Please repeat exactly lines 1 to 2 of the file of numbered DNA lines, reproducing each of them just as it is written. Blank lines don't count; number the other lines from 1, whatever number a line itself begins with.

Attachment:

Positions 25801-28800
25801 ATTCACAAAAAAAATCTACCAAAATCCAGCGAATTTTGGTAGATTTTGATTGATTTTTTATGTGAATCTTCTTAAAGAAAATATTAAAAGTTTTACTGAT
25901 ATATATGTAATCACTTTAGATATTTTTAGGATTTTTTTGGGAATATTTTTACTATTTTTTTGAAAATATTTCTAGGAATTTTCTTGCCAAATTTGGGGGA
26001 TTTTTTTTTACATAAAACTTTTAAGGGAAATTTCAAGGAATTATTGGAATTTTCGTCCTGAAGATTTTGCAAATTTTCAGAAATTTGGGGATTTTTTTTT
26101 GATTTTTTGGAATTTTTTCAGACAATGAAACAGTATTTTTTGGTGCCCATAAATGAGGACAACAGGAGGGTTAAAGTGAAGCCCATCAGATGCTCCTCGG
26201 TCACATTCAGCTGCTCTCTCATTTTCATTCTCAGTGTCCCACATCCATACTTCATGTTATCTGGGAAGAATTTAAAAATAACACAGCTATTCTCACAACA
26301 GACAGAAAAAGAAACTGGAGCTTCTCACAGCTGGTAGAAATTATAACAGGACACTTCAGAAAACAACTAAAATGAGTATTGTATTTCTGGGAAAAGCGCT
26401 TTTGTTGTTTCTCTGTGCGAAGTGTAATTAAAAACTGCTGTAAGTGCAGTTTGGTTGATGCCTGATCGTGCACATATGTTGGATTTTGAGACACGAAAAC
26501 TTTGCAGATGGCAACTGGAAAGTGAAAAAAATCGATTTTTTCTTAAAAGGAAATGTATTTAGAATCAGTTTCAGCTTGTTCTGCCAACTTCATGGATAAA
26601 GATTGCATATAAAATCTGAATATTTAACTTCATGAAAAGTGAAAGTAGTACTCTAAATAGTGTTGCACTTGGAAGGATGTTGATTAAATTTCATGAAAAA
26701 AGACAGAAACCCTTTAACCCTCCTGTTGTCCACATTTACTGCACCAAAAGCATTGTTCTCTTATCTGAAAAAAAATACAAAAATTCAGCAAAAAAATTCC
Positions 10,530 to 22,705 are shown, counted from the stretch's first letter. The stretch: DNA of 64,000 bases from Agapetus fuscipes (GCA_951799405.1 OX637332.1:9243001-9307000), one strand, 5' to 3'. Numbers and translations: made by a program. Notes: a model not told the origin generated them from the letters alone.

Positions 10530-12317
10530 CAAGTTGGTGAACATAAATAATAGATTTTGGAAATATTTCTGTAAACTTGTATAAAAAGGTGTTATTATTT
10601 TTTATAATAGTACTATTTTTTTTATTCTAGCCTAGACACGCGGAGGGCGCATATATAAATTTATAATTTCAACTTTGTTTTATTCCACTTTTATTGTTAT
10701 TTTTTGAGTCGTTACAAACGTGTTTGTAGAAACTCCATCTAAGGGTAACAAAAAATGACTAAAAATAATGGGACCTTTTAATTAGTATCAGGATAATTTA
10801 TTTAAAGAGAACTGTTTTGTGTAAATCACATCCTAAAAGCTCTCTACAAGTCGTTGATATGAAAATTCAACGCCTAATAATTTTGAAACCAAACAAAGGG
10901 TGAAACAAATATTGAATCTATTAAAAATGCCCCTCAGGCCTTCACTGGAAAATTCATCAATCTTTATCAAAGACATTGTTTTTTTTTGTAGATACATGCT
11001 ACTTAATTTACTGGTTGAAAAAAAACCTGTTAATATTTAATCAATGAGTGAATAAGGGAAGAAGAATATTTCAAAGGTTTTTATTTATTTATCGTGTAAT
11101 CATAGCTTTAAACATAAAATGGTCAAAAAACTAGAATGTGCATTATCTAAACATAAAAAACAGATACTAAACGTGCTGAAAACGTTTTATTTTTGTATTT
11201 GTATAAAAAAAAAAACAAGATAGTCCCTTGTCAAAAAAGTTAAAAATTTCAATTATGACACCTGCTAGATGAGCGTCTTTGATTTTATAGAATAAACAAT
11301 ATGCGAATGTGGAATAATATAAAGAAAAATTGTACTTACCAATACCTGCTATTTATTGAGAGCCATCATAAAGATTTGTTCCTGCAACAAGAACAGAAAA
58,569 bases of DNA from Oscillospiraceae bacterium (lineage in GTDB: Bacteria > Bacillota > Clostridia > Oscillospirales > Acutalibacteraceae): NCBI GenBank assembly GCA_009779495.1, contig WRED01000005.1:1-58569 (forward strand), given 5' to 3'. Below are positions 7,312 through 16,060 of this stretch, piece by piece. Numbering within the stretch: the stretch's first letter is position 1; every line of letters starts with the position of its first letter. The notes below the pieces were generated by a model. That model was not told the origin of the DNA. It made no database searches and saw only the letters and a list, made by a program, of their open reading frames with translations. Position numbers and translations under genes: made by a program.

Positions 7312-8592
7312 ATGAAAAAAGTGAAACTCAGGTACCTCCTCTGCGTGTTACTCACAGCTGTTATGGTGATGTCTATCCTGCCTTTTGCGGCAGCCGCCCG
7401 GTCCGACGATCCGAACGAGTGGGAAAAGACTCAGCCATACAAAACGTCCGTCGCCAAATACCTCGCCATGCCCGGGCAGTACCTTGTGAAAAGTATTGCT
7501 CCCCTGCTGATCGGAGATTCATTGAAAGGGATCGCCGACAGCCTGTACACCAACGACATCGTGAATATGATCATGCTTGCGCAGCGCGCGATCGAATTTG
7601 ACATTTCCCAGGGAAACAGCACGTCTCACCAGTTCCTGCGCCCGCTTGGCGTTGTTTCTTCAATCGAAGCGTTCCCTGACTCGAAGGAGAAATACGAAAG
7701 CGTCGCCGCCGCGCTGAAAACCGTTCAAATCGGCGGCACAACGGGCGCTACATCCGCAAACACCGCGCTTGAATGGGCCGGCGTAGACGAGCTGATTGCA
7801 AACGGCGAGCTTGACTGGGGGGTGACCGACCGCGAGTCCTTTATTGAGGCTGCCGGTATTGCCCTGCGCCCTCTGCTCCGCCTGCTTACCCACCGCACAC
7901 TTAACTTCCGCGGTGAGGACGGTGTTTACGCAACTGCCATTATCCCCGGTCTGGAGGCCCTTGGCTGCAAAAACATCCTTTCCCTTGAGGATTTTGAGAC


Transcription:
Positions 25801-28800
25801 ATTCACAAAAAAAATCTACCAAAATCCAGCGAATTTTGGTAGATTTTGATTGATTTTTTATGTGAATCTTCTTAAAGAAAATATTAAAAGTTTTACTGAT